The FTSE 100 fell and the pound slipped again as Brexit talks continued, with Prime Minister Boris Johnson set to fly to Brussels for last-ditch talks.
The London stock index was down 0.5 per cent, hitting 6,521 points. The FTSE 250 – made up of smaller firms – was also down 0.5 per cent.
Yesterday, a falling pound helped the FTSE outperform its European rivals. A lower pound makes the overseas earnings of the index’s constituents worth more in relative terms.
Sterling slipped less dramatically today after recovering overnight. It was last 0.4 per cent lower against the dollar at $1.332. It was down 0.5 per cent versus the euro at €1.099.
On the continent, Germany’s Dax index was 0.5 per cent lower. France’s CAC 40 was down 0.9 per cent and the Europe-wide Stoxx 600 was off by 0.5 per cent.
FTSE 100 on edge amid Brexit talks
With time fast running out for a Brexit deal to be reached, Johnson and European Commission president Ursula von der Leyen yesterday failed to reach an agreement after one-on-one talks.
Johnson will now travel to Brussels to try to help thrash out a UK-EU trade deal. FTSE 100 and sterling investors are anxiously awaiting news from talks, amid warnings that they could break down altogether.
“We expect the pound to remain sensitive to headlines and developments surrounding this landscape,” said Charalambos Pissouros, senior market analyst at JFD Group.
“Anything suggesting that the differences-gap is narrowing is likely to prove positive for the currency. While reports pointing to more stalemates could push it lower.”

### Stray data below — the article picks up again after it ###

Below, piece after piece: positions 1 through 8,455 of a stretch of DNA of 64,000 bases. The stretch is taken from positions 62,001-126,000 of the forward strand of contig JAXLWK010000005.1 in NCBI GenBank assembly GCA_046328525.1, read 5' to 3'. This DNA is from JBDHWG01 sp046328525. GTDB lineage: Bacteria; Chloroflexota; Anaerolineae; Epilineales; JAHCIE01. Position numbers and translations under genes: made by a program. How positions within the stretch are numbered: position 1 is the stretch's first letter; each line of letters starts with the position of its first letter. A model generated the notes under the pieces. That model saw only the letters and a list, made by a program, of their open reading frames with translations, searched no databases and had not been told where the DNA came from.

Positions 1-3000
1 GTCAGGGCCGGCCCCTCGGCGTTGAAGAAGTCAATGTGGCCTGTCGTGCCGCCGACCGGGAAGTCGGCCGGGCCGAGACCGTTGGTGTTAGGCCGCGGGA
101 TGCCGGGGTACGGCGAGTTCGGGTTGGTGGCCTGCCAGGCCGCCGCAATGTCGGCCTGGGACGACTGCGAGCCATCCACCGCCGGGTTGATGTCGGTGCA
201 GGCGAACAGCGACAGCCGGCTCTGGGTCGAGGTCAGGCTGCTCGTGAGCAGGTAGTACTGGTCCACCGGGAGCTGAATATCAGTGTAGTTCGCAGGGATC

As investors are focused on Brexit, the UK’s NHS today gave the first dose of the Pfizer/Biontech coronavirus vaccine.
Stocks rallied sharply in November amid hopes that normal life would return next year. Supply problems have limited the number of vaccines available, but markets remain optimistic about 2021.
Stocks subdued as infections rise
In the US, stocks were set to open lower, according to futures prices. Bloomberg reported that US lawmakers are set to postpone a Friday night deadline for passing a $908bn (£681bn) stimulus bill.
Infections have consistently hit new record highs in the US in the last few weeks, causing states to bring back restrictions.
Europe is also battling the second wave. France was set to miss a target set by President Emmanuel Macron that would let it lift restrictions, as cases remain high.
On the FTSE 100, travel firms and lenders were among the biggest fallers. The declines highlighted investors’ residual worries about the global economy.
“A host of indicators suggest stock markets around the globe are stretched to the upside, and probably vulnerable to a near-term correction,” said Chris Beauchamp, chief market analyst at IG.
“But for now sellers do not seem to be able to summon up the necessary momentum to provide the spark for a big drop.”